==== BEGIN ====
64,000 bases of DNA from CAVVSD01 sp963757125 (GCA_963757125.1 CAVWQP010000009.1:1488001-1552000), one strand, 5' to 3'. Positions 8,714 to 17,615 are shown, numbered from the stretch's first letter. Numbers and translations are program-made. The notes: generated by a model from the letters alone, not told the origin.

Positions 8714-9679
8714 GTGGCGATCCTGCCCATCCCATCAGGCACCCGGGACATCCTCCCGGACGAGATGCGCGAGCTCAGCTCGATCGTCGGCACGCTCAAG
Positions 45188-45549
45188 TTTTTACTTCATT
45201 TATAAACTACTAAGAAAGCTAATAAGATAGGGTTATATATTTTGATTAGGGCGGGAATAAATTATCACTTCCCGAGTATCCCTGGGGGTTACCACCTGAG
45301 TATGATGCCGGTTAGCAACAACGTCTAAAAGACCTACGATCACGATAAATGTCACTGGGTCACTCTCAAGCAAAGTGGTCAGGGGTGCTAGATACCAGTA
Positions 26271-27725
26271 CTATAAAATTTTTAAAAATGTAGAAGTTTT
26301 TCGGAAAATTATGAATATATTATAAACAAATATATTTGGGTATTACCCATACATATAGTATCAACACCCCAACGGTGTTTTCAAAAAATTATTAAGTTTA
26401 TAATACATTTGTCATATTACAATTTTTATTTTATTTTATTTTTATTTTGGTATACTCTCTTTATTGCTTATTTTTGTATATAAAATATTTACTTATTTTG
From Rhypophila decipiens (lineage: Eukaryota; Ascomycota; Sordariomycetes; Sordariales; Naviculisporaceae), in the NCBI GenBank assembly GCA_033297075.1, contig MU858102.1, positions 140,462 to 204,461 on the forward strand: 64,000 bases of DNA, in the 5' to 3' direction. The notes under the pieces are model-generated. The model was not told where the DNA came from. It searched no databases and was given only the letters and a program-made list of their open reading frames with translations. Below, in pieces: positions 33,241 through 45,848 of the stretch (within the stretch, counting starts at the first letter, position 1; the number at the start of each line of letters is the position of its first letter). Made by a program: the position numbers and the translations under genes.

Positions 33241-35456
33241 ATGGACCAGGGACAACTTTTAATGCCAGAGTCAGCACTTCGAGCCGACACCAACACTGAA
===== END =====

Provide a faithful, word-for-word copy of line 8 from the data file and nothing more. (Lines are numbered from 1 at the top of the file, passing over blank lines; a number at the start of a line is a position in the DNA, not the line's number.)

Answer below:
Positions 26271-27725